Despite the leaps and bounds we’ve made in tech, our kitchens haven’t been the site of much innovation. The average Canadian’s kitchen hasn’t changed all that much in the last 50 years. With only minor variances in size, colour, and efficiency, our major appliances haven’t evolved drastically over the decades. Seafoam green and yellow fridges may have been replaced by black and stainless steel models, but the fridges of today don’t do anything they couldn’t do in the 80s. That may not be true for much longer, as the technological stagnation we’ve experienced in our kitchens is about to change. The future is a bright one, promising major innovations to our favourite appliances that wouldn’t be out of place in an episode of the Jetsons or Star Trek.
Business experts expect our kitchens to become a smart room in the future. Appliances will be able to connect with other devices, like your smartphone, fitbit, and other gadgets to share information in order to improve efficiency and prevent wastefulness. Samsung has already begun manufacturing a smart fridge with the Family Hub Refrigerator. Its doors are outfitted with a touchscreen loaded with apps and access to the Internet, while the inside cabinet is equipped with a camera to keep track of its inventory.
As impressive as Samsung’s invention may be, eventually the Family Hub will be replaced by more advanced equipment. Specialists expect the future will improve its ability to communicate with other devices. For example, you’ll be able to get a notification when certain items are reaching their expiry date. For another, your FitBit will be able to alert your fridge of the exercises you’ve done so it can suggest a meal based on its contents to replenish energy.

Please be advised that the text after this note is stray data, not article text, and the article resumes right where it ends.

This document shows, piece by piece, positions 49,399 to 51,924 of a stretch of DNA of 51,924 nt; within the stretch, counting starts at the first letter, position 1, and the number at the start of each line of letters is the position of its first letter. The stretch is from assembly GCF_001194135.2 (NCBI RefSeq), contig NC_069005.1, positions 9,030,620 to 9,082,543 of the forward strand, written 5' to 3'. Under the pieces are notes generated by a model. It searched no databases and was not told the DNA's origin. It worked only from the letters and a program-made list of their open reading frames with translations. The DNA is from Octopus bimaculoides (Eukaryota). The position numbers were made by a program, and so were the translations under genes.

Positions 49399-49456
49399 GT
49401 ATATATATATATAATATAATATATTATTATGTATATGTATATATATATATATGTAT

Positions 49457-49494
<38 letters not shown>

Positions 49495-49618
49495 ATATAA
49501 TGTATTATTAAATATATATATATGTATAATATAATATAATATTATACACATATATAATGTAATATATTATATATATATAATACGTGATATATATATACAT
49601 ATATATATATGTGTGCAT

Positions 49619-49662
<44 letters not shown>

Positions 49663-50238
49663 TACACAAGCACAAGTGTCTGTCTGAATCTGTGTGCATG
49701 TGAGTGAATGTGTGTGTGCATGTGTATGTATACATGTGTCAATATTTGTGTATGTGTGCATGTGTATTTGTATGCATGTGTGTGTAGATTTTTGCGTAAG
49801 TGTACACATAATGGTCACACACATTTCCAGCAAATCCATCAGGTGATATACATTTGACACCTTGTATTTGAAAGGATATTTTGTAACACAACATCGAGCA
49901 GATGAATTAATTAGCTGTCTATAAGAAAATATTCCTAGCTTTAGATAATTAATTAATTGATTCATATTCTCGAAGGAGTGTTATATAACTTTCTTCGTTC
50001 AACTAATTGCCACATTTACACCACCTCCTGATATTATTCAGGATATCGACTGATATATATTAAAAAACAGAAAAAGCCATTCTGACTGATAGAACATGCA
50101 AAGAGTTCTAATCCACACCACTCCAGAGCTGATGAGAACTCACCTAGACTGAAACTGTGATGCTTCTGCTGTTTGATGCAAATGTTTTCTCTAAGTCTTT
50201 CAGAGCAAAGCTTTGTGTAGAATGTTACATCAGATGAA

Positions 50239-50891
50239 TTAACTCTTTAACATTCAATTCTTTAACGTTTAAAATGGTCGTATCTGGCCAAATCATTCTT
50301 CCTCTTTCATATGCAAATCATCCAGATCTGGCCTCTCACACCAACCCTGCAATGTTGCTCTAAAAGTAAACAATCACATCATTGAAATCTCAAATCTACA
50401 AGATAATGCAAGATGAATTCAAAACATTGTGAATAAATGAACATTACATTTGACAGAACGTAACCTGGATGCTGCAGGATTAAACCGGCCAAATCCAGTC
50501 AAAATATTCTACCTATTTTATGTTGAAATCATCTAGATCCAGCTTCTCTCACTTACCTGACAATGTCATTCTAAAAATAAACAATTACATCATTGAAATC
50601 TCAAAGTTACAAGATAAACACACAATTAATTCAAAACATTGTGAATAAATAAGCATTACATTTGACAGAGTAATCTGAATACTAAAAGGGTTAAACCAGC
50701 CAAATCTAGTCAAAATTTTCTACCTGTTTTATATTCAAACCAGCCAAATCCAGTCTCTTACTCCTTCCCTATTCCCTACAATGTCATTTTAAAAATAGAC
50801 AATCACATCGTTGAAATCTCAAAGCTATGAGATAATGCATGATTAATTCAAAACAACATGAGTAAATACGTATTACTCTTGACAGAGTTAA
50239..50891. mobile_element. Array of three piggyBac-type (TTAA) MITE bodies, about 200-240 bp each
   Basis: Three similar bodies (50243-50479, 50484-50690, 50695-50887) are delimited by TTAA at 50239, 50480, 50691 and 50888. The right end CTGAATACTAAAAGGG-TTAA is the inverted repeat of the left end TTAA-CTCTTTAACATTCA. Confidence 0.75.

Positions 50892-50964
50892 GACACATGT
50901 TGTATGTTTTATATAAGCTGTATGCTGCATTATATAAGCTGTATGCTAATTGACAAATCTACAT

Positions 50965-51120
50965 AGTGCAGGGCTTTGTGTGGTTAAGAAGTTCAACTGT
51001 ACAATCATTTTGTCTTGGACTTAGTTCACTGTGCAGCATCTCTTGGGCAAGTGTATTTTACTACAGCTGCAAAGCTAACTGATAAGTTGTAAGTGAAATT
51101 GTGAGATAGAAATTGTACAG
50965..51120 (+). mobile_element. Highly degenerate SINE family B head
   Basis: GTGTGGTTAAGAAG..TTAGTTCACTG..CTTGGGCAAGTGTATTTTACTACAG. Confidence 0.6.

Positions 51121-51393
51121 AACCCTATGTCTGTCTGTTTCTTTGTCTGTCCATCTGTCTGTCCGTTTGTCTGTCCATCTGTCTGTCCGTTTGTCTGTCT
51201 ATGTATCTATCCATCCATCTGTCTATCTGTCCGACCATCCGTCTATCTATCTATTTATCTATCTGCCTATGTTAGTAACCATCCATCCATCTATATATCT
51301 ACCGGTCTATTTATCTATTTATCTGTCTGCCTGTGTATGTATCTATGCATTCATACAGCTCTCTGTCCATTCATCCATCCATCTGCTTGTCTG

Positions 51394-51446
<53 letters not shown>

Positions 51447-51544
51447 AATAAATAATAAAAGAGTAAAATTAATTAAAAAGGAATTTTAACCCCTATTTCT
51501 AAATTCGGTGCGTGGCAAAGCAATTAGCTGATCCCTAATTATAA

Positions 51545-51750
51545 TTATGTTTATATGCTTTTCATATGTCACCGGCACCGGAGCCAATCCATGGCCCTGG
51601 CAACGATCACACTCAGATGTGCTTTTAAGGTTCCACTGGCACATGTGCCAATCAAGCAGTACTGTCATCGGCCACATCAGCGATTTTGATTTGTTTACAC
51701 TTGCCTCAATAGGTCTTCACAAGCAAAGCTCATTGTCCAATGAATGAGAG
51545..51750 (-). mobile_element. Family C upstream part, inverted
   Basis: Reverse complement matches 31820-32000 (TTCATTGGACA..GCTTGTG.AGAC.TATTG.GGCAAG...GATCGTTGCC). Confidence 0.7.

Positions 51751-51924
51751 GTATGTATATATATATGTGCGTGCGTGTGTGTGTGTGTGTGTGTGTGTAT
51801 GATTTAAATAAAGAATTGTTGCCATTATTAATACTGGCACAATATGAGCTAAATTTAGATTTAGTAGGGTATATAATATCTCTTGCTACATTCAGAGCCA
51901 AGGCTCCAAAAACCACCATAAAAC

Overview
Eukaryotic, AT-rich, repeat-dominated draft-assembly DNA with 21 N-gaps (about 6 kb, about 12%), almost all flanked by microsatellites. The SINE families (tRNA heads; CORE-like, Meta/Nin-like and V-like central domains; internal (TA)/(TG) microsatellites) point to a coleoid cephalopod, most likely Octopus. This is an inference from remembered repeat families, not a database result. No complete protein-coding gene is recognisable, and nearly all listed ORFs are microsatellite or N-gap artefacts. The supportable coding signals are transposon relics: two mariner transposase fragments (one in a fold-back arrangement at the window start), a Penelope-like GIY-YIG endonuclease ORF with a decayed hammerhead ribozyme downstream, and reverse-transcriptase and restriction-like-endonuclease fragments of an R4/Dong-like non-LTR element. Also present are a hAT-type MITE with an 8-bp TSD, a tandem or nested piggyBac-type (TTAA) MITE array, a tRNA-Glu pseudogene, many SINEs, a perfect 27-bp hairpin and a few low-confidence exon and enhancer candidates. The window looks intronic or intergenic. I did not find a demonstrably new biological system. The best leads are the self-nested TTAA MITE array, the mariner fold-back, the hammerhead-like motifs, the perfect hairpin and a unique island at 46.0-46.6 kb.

Sound too space-age? This is nothing compared to IKEA’s design for kitchens in 2025. The typical fridge is totally absent from their blueprints, replaced by what they call The Modern Pantry. Think of it as a shelving unit that has induction-cooling technology built-in. You’ll be able to set each shelf and the special clear containers to an individual temperature. Not only will this give you the ability to customize according to your tastes, but its no-door, clear-container policy lets you know what you have on hand at all times.
IKEA also intends to invent new appliances, like their Table for Living. What looks like a normal counter will combine your iPad, cutting board, and stove. Sensors embedded in the surface will read the individual ingredients you’ve set out. It will have the ability to suggest recipes utilizing these ingredients and even project how-to videos on the wall. It will also have hidden induction coils eliminating the need for our old-fashioned stovetops.
Our regular readers will remember our post back in March explaining the technology behind induction stoves. For those of you who missed it, these stoves rely on magnetisms to cook food without heating any other surface. As a result, the accidental fires when food and other materials touch the traditional coils will be a thing of a past — in the year 2025.
Until then, the average kitchen isn’t going to change all that much. Even then, only the world’s most financially secure will be able to change over to the new way of doing things at the very start. In the meantime, our crew will be ready to service any traditional appliance with the stove and fridge repair Toronto can trust. We’re prepared to evolve our skills and services right along with the future, so keep our number on hand — whatever year it is!